What is wrong in the article is his careful choice of the examples. Out of nine examples only one example puts the blame of attacking freedom on a Muslim group—that of Satanic Verses. And even there it is put on the government of the day. All other examples are those of unjust restriction of freedom by Hindu groups.

Taslima Nasrn’s plight, attacks on Lokmat office in Maharashtra and subsequent unconditional apology of from the paper, Kamalesh Tiwari being in jail, having a prize of 51 lakh on his head announced by a UP cleric and continuing violent protest to hammer home the demand of death penalty for blasphemy, chopping of fingers of a Kerala professor for a question in examination paper that mentioned Muhammad; none of these are alluded to in his article. These are recent examples, if one goes little farther back than Satanic Verses one finds example of serious communal riots on making Muhammad a character in a Kannada story and a host of many more such cases.

Sen, therefore, is creating an impression that the threat to freedom and imposition of ‘unfreedom’ is from the small but organised Hindu groups. Actually, it might be alleged that he considers the examples of Muslim groups’ imposition  of unfreedom primarily as out comes of attack on a religious minority; and therefore, just a reaction from the minority and not instances of imposing unfreedom.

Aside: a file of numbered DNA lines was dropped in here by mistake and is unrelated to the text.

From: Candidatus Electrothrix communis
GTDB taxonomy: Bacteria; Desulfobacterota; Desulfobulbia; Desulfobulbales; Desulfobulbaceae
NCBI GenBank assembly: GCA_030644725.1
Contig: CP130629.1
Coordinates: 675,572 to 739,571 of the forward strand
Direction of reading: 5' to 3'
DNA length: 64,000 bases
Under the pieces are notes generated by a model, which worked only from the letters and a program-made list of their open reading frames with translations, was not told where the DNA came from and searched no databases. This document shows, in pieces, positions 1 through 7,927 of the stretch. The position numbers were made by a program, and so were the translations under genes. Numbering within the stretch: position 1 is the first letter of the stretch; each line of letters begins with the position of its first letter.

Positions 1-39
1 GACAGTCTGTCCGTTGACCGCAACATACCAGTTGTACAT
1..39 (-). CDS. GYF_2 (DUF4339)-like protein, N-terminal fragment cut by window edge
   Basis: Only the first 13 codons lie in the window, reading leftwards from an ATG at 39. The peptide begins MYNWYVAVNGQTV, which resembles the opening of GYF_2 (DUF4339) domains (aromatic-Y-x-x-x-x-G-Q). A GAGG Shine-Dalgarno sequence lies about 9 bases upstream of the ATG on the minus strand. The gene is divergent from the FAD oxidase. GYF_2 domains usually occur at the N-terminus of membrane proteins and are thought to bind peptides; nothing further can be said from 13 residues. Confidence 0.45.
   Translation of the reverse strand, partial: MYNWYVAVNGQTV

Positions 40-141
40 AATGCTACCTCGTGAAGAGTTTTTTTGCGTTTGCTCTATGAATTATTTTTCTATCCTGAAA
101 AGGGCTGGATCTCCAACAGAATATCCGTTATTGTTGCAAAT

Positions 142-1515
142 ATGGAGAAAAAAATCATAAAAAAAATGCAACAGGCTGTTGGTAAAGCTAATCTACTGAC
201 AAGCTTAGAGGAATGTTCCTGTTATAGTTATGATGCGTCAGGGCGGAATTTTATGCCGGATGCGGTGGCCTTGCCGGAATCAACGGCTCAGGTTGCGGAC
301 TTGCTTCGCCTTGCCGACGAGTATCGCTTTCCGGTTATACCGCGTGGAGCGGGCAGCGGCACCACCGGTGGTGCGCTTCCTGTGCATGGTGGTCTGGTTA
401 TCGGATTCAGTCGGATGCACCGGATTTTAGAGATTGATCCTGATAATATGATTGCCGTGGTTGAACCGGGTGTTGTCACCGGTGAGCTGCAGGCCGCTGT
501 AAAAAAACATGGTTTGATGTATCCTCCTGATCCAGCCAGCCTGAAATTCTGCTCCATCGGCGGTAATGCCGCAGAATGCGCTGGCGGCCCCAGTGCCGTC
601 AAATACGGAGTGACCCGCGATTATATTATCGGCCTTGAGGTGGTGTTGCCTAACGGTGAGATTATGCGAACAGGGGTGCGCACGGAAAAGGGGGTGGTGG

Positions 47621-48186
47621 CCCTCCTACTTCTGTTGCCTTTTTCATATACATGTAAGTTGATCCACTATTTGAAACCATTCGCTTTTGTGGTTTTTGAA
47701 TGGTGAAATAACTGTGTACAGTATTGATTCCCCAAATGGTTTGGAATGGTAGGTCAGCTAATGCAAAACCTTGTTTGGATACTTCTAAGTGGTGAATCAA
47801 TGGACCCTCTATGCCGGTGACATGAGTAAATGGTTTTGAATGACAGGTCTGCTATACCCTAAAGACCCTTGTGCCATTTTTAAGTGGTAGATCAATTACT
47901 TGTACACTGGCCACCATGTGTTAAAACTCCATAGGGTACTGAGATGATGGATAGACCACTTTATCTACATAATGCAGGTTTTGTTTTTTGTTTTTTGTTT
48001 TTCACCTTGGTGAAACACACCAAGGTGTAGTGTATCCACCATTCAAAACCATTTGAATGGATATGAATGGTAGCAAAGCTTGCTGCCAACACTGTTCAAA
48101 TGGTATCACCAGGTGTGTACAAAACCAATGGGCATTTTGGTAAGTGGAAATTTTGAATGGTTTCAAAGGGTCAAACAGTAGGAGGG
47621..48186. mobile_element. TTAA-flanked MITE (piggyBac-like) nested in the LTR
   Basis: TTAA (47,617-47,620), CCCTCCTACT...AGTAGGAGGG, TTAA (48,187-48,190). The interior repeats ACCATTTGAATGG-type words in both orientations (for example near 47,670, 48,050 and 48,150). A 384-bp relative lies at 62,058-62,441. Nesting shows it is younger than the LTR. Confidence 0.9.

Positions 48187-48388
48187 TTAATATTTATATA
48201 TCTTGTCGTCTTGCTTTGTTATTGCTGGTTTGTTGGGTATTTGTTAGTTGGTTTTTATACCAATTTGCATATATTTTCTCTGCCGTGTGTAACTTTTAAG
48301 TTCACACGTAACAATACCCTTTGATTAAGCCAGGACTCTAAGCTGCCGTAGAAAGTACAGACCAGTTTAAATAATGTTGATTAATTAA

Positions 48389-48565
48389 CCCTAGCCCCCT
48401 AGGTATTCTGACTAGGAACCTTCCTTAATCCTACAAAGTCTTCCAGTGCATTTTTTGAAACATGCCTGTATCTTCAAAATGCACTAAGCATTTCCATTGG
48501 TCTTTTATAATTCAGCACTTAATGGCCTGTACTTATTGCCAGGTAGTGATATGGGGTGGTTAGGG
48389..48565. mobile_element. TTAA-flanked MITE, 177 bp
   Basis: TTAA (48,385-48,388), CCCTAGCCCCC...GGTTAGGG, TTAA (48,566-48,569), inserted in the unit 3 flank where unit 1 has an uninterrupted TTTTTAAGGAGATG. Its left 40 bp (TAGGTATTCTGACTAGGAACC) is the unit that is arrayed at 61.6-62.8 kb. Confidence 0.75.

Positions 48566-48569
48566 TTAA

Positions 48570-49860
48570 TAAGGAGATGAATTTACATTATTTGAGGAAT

As long as our tallest intellectual remain selective in siting instances of intolerance and keep focussing on one wrong doer, either condoning or ignoring the other, we will not be able to defend the freedom of speech, we will not be able to stem the tide of intolerance. Actually, we will be strengthening one intolerant group (the Hindu one) and encouraging the other (the Muslim one).

Some very wise intellectuals interpret this demand for mentioning and condemning both groups as ‘a balancing act’ of giving ‘equal blows’ to both groups; a demand for ‘if hit one,  hit the other as well’. This is excessively moronic interpretation of this demand. It is not to balance your blows; but is a demand for commitment to always, by principle, call a spade a spade. Respecting the truth equally wherever and in whatever shape it is found; without considerations for political correctness or ideological commitments or your current political purposes. Because the truth filtered through these screens is no more a truth, it becomes a falsehood, it becomes what Harry Frankfurt calls “bullshit”.

Yes, this is a very high moral demand. Not easy to meet, even if you happen to be a great intellectual. But then freedom of expression is a very high moral principle; you cannot buy a diamond for dimes. If you are not prepared to pay the price of freedom in coins of truth and fairness you are condemned to forfeit it. The choice is yours.